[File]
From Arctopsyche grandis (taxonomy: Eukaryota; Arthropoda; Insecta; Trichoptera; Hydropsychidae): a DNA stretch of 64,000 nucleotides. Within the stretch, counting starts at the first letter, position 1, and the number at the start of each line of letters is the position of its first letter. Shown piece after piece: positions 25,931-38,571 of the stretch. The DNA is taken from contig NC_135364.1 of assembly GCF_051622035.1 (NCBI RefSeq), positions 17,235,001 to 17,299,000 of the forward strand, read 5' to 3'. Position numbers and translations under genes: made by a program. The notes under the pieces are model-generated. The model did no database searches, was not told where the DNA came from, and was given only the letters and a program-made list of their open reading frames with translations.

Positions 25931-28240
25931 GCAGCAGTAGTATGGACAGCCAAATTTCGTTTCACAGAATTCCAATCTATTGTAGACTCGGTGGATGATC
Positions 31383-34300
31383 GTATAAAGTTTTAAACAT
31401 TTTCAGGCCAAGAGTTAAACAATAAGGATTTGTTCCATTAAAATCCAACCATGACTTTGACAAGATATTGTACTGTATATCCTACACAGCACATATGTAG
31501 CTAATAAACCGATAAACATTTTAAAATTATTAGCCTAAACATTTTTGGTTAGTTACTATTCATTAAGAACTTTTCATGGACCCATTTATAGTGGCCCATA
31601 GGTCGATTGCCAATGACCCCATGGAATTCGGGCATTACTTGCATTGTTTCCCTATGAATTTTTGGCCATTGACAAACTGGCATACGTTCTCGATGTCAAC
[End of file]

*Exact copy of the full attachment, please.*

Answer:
From Arctopsyche grandis (taxonomy: Eukaryota; Arthropoda; Insecta; Trichoptera; Hydropsychidae): a DNA stretch of 64,000 nucleotides. Within the stretch, counting starts at the first letter, position 1, and the number at the start of each line of letters is the position of its first letter. Shown piece after piece: positions 25,931-38,571 of the stretch. The DNA is taken from contig NC_135364.1 of assembly GCF_051622035.1 (NCBI RefSeq), positions 17,235,001 to 17,299,000 of the forward strand, read 5' to 3'. Position numbers and translations under genes: made by a program. The notes under the pieces are model-generated. The model did no database searches, was not told where the DNA came from, and was given only the letters and a program-made list of their open reading frames with translations.

Positions 25931-28240
25931 GCAGCAGTAGTATGGACAGCCAAATTTCGTTTCACAGAATTCCAATCTATTGTAGACTCGGTGGATGATC
Positions 31383-34300
31383 GTATAAAGTTTTAAACAT
31401 TTTCAGGCCAAGAGTTAAACAATAAGGATTTGTTCCATTAAAATCCAACCATGACTTTGACAAGATATTGTACTGTATATCCTACACAGCACATATGTAG
31501 CTAATAAACCGATAAACATTTTAAAATTATTAGCCTAAACATTTTTGGTTAGTTACTATTCATTAAGAACTTTTCATGGACCCATTTATAGTGGCCCATA
31601 GGTCGATTGCCAATGACCCCATGGAATTCGGGCATTACTTGCATTGTTTCCCTATGAATTTTTGGCCATTGACAAACTGGCATACGTTCTCGATGTCAAC